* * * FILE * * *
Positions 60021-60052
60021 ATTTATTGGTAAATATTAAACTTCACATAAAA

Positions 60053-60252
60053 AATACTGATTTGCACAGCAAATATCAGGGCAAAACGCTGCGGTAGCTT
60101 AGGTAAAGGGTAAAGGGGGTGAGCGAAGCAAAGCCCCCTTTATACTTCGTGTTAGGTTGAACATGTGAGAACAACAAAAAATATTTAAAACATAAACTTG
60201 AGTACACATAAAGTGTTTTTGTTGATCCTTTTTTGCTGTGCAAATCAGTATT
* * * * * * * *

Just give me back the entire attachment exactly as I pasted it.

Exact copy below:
Positions 60021-60052
60021 ATTTATTGGTAAATATTAAACTTCACATAAAA

Positions 60053-60252
60053 AATACTGATTTGCACAGCAAATATCAGGGCAAAACGCTGCGGTAGCTT
60101 AGGTAAAGGGTAAAGGGGGTGAGCGAAGCAAAGCCCCCTTTATACTTCGTGTTAGGTTGAACATGTGAGAACAACAAAAAATATTTAAAACATAAACTTG
60201 AGTACACATAAAGTGTTTTTGTTGATCCTTTTTTGCTGTGCAAATCAGTATT